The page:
Microsoft Looks Beyond iPhone to Big Picture

Loraine Lawson

Today, I'd like to talk about something completely different: the integration of devices.


With the iPhone set to ship on June 29, IT experts and analysts alike have their backs raised like an angry cat, hissing about how IT just has to say no to the iPhone.


IT Business Edge blogger Rob Enderle took a stand against business adoption -- especially while the iPhone is new and in its first version.


Gartner is in favor of IT embracing consumer technologies - just not the iPhone, as the IT research firm warned in a recent research report.


And there have been numerous articles - including a piece from the Wall Street Journal Online - warning that business users won't embrace the iPhone, despite AT&T's marketing efforts.


Much of the discussion includes the criticism that the iPhone won't play well with Exchange.


I don't know what's going to happen to the iPhone. And there's certainly enough being written as-is without me chiming in.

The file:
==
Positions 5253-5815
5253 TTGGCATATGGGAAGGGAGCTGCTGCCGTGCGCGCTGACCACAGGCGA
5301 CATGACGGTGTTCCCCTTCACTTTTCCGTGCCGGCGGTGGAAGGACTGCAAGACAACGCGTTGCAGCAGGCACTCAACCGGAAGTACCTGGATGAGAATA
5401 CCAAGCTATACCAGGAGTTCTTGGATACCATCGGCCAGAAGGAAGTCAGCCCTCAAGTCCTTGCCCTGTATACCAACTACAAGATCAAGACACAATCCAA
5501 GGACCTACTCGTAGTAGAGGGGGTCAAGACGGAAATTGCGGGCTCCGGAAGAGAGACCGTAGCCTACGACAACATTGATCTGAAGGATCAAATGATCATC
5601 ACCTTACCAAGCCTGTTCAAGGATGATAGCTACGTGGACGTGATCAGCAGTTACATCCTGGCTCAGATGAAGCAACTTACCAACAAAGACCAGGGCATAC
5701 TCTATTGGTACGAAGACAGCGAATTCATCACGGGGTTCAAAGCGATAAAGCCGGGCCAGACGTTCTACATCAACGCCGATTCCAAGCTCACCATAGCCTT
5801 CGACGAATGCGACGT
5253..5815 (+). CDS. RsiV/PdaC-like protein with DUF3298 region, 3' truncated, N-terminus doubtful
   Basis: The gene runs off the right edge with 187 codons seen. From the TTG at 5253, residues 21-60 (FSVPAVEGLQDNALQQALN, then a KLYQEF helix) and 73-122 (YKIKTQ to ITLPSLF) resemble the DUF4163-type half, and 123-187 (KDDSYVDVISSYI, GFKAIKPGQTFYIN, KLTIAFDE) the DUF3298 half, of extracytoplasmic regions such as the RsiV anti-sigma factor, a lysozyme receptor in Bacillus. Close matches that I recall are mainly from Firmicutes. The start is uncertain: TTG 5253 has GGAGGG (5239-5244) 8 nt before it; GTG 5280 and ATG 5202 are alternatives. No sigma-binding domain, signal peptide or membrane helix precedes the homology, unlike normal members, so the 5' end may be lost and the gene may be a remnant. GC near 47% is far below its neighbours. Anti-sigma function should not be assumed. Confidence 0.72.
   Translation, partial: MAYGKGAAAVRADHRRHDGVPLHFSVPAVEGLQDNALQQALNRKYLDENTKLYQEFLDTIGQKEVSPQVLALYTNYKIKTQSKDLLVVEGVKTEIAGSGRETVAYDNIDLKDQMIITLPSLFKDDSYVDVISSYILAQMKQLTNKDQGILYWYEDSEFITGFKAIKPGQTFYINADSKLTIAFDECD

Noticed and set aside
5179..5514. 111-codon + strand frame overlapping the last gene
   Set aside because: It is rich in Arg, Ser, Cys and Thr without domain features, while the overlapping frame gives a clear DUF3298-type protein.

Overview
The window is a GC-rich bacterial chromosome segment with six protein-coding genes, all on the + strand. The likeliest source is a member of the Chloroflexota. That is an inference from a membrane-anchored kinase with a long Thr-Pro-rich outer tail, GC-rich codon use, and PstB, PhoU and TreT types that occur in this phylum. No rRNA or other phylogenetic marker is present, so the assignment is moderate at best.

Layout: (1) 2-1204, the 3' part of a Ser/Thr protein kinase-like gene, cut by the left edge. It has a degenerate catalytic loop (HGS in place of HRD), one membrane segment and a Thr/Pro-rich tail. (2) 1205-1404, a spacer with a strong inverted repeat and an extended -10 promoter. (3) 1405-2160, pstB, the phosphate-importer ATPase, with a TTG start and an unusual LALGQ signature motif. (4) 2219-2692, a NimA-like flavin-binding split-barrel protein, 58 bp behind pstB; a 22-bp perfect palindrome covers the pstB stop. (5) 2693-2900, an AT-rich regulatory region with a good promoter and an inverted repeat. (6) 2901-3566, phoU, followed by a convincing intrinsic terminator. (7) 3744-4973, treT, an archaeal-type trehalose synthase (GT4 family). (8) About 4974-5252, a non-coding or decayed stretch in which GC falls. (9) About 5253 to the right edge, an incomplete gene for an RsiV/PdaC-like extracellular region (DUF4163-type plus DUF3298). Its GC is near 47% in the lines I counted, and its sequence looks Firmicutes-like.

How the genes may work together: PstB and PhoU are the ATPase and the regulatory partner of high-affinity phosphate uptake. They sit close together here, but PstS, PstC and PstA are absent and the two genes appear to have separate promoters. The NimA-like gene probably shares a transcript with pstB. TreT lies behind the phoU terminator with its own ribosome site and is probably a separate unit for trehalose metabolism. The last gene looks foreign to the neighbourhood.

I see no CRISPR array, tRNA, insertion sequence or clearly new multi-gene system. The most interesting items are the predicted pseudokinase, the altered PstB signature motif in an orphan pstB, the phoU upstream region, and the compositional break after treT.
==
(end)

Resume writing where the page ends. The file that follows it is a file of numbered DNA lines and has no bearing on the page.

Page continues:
But what you may have missed in all the ire over the iPhone is Microsoft's recent announcements on integrating embedded devices, smartphones and, ultimately, all mediums of communications.


Most of the article previews Microsoft's plans to better integrate its Windows Embedded platforms with corporate infrastructures. Keep reading, though, and you'll see the latest version of Microsoft's Windows Mobile software for smartphones works more closely with Exchange 2007 and Windows Live services.


This week, Microsoft also announced its "Unified Communications Product Road Map," which will integrate voice, data, mobile, IM, et al into one single identity for end users. Of course, the catch is you'll need to use solutions from Microsoft partners.


And the rumor from ZDNet blogger Mary Jo Foley is that even the iPhone will be equipped - now or soon - to integrate with Microsoft's Exchange Server.


So, worry about the iPhone if you must. But try to tap your inner Microsoft and stay focused on the big integration picture.

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